Alcohol withdrawal symptoms occur when a person has developed a dependency on this substance. It happens when a person consumes alcohol on a frequent basis or binge drinks irregularly but over a period of time. When this happens, the body becomes dependent on alcohol. As a result, the brain’s chemistry changes, causing pain and irritability when alcohol isn’t present. Recognizing these symptoms is essential, but getting help for them is even more important.
What Are Common Alcohol Withdrawal Symptoms?
The withdrawal symptoms range from one person to the next, but some common phases of withdrawal are likely to occur. If you are going through it, you’ll notice physical, mental, and emotional changes in your body that range from mild to severe.
Stage 1 of Withdrawal
During the initial withdrawal stage, a person is likely to feel anxious and irritable. They may have trouble sleeping. They feel stomach pain, nausea, and general discomfort. For many, this stage begins as soon as 8 hours after their last drink. Many people will feel so uncomfortable that they turn to alcohol to soothe their feelings.
Stage 2 of Withdrawal
In this stage, the body begins to react more significantly. Blood pressure increases as does the body’s temperature. Often, there are irregular heartbeats, sometimes too fast, and sometimes too slow. This limits oxygen to the brain and organs. Some will experience confusion as a result. This stage generally starts at about 24 hours to 72 hours after that last drink.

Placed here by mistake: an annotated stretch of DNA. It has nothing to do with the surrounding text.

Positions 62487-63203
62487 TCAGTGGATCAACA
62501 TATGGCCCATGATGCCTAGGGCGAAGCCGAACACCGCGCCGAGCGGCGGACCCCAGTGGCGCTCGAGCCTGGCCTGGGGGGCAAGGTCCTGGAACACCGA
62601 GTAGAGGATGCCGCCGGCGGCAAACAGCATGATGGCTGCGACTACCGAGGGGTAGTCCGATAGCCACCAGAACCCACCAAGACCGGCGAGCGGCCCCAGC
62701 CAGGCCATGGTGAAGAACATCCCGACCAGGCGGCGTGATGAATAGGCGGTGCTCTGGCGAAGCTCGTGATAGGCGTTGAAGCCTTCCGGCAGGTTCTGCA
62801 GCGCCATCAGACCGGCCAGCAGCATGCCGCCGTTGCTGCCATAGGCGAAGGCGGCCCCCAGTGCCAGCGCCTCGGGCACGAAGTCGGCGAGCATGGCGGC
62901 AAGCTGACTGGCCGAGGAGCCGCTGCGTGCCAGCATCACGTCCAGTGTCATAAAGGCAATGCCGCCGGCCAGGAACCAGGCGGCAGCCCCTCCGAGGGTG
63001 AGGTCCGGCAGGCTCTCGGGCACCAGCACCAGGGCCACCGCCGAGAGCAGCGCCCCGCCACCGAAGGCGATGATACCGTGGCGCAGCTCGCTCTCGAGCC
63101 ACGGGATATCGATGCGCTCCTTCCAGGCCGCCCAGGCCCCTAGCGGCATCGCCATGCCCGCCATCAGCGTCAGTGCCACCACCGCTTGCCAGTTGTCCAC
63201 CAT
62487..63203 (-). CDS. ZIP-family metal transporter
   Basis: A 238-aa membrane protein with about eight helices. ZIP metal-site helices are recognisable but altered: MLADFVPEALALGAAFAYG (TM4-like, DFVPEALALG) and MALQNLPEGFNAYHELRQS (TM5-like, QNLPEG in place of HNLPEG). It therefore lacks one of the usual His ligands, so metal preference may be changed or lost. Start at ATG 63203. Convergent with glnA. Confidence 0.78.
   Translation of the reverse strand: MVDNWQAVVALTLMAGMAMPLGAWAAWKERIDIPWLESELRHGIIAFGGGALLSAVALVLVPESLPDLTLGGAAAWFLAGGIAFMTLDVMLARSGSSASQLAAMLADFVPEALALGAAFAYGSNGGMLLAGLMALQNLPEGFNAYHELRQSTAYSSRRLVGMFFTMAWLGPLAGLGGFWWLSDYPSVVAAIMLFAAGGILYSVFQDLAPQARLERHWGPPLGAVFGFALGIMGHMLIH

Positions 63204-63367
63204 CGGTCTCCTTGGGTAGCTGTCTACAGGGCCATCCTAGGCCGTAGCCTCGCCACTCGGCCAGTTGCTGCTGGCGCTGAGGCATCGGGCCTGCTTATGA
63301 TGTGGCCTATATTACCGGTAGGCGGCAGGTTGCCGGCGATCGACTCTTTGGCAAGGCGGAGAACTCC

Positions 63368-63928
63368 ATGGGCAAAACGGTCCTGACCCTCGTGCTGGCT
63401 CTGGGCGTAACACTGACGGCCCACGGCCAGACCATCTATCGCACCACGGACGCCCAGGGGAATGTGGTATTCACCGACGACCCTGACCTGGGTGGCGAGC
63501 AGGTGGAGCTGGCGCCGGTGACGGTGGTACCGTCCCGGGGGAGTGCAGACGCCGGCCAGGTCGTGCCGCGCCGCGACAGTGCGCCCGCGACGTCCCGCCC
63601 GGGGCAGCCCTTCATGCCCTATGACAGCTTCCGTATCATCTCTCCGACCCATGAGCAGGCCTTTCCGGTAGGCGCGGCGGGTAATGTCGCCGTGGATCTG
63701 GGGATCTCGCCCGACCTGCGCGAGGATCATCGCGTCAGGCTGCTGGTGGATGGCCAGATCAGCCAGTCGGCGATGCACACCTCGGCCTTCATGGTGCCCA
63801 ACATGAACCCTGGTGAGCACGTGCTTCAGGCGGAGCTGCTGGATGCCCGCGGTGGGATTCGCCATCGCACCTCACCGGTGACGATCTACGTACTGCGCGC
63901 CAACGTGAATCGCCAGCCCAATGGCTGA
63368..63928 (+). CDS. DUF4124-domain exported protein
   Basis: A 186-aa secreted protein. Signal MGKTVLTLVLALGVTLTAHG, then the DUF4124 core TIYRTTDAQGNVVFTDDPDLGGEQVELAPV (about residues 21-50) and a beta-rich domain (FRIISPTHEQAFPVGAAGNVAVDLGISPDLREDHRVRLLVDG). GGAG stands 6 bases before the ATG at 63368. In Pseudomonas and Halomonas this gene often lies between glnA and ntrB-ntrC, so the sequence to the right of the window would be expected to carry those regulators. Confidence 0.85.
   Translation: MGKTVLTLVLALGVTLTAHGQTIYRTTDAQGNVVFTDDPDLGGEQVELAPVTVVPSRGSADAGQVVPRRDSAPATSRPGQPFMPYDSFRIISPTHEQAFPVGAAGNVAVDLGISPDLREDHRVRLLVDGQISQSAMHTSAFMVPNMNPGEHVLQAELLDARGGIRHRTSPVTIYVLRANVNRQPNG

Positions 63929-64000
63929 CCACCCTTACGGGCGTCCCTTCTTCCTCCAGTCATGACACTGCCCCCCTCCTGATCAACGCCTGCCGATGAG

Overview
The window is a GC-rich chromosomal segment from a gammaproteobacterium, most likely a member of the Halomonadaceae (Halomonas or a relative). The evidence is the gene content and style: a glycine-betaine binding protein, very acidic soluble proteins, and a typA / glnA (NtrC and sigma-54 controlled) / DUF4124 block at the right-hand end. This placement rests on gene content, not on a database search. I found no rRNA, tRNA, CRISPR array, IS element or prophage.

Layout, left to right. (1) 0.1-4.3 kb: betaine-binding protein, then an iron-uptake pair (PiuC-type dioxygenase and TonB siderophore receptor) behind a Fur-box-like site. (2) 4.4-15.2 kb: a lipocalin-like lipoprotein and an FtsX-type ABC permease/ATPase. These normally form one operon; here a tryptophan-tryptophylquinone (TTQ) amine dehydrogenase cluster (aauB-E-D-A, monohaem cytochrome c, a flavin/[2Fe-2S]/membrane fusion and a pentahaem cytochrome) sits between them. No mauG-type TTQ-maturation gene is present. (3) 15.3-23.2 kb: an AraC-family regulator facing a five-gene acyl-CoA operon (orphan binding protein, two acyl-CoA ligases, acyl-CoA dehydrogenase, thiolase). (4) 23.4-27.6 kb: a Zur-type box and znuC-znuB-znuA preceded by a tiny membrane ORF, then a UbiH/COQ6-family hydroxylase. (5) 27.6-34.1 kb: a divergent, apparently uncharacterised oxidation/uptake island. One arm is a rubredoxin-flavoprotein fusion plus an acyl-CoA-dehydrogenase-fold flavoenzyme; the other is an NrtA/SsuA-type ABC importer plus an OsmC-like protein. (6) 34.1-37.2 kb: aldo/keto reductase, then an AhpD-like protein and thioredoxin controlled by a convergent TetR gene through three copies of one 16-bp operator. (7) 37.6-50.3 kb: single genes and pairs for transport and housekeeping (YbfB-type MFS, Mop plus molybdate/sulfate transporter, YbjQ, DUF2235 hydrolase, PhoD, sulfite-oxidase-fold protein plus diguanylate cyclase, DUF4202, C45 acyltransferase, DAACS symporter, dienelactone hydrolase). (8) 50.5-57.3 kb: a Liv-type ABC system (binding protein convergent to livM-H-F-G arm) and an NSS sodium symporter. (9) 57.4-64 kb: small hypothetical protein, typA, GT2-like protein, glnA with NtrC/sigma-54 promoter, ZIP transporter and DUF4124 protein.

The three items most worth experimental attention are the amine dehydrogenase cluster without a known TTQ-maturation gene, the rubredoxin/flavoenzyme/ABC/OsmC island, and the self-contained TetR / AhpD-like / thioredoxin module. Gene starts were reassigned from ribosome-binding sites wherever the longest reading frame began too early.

Stage 3 of Withdrawal
The alcohol withdrawal symptoms continue in the 2 to 4-day range after the last drink. They may become very intense with hallucinations and fevers. Some people have seizures. Others experience extreme agitation. Aggression is possible. This phase is the most painful of the stages, and it can take a long time to work through on your own.
Most people will no longer have the intensity of symptoms by about a week after that last drink.
Why You Need Help for Withdrawal
These alcohol withdrawal symptoms can be difficult for most people. For some people, they can also be deadly. If you have a seizure, for example, this can cut off the airflow to your brain. You could strike your head during it, leading to irreversible brain damage. Hallucinations can turn into delirium for some people as well, creating intense confusion.
The better solution is to enter into a drug and alcohol detox program. There, your alcohol withdrawal symptoms are managed more evenly. Medications are given to help you with the pain and discomfort. Additionally, you’ll have access to medical professionals if there is an emergency situation.
Seeking Help for Withdrawal Is Critical for Many
These symptoms indicate addiction and dependence. As a result, most people should receive alcohol addiction treatment in a formal manner if they feel any of these withdrawal symptoms. Doing so can help you to stay sober long term while also helping you to address the underlying cause of your addiction. Seeking out help like this, in the form of detox management or therapy, allows you to enter on a path of recovery and long-term sobriety.